between the transmit and receive channels. This produces an error which varies sinusoidally with
distance and is inversely proportional to the signal strength.
Cyclic errors in phase measurement can be determined by observing to a series of positions
distributed over a half wavelength. A bar or rail accurately divided into 10-cm intervals over a
distance of 10 m would cover the requirements of most short-range instruments. A micrometer
on the bar capable of very accurate displacements of the reflector of +0.1 mm over 20 cm would
enable any part of the error curve to be more closely examined.
The error curve plotted as a function of the distance should be done for strong and weakest signal
conditions and may then be used to apply corrections to the measured distance. For the majority
of short-range instruments the maximum error will not exceed a few millimetres.

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Notes by Sichangi A.
Lecture notes on Electromagnetic Distance Measurement

Most short-range EDM instruments have values for /2 equal to 10 m. A simple arrangement for
the detection of cyclic error which has proved satisfactory is to lay a steel band under standard
tension on a horizontal surface. The reflector is placed at the start of a 10-m section and the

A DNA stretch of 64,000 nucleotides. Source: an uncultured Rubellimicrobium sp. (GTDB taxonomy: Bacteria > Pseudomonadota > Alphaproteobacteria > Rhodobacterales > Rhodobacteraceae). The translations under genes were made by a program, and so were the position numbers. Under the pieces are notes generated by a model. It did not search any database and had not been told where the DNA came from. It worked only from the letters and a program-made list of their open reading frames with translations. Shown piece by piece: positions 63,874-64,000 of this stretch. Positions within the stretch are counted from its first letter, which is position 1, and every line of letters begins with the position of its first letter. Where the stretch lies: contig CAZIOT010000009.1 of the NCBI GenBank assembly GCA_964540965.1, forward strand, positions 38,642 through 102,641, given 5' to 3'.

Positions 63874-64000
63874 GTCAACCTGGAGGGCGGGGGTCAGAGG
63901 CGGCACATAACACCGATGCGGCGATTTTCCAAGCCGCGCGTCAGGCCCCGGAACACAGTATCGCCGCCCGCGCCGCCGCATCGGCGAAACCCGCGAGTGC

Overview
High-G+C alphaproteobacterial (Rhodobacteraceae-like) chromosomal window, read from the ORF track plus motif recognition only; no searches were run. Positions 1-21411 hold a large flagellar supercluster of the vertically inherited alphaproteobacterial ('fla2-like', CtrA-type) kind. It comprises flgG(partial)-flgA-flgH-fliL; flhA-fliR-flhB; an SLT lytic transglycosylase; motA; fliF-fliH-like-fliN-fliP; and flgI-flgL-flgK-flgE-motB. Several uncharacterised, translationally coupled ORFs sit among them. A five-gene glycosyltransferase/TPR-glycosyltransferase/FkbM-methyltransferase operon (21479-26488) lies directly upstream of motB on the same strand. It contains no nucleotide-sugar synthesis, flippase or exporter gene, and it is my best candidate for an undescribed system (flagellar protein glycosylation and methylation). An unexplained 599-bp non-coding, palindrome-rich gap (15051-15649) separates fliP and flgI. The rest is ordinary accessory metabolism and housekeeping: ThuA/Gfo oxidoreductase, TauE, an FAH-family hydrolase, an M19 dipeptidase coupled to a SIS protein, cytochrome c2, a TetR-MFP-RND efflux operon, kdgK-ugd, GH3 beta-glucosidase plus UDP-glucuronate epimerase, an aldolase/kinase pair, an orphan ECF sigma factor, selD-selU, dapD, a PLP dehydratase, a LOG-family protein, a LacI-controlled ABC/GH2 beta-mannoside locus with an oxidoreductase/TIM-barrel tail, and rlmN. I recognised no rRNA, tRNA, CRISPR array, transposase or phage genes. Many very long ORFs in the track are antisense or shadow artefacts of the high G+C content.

distance from instrument to reflector obtained. The reflector is displaced precisely 100 mm and
the distance is re-measured. The difference between the first and second measurement should be
100 mm; if not, the error is plotted at the 0.100 m value of the graph. The procedure is repeated
every 100 mm throughout the 10-m section and an error curve produced. If, in the field, a
distance of 836.545 m is measured, the cyclic error correction is abstracted from point 6.545 m
on the error curve.
Scale error (proportional to distance)
Scale errors in EDM instruments are largely due to the fact that the oscillator is temperature
dependent. The quartz crystal oscillator ensures the frequency ( f ) remains stable to within 5
ppm over an operational temperature range of 20C to 50C. The modulation frequency can,
however, vary from its nominal value due to incorrect factory setting, ageing of the crystal and
lack of temperature stabilization. Most modern short-range instruments have temperature-
compensated crystal oscillators which have been shown to perform well. However, warm-up
effects have been shown to vary from 1 to 5 ppm during the first hour of operation.
Diode errors also cause scale error, as they could result in the emitted wavelength being different
from its nominal value.
The magnitude of the resultant errors may be obtained by field or laboratory methods.
The laboratory method involves comparing the actual modulation frequency of the instrument
with a reference frequency. The correction for frequency is equal to

A simple field test is to measure a base line whose length is known to an accuracy greater than
the measurements under test. The base line should be equal to an integral number of modulation
half wavelengths.
The base line AB should be measured from a point C in line with AB; then CBCA = AB. This
differential form of measurement will eliminate any zero error, whilst the use of an integral

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Notes by Sichangi A.
Lecture notes on Electromagnetic Distance Measurement

number of half wavelengths will minimize the effect of cyclic error. The ratio of the measured
length to the known length will provide the scale error.

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Notes by Sichangi A.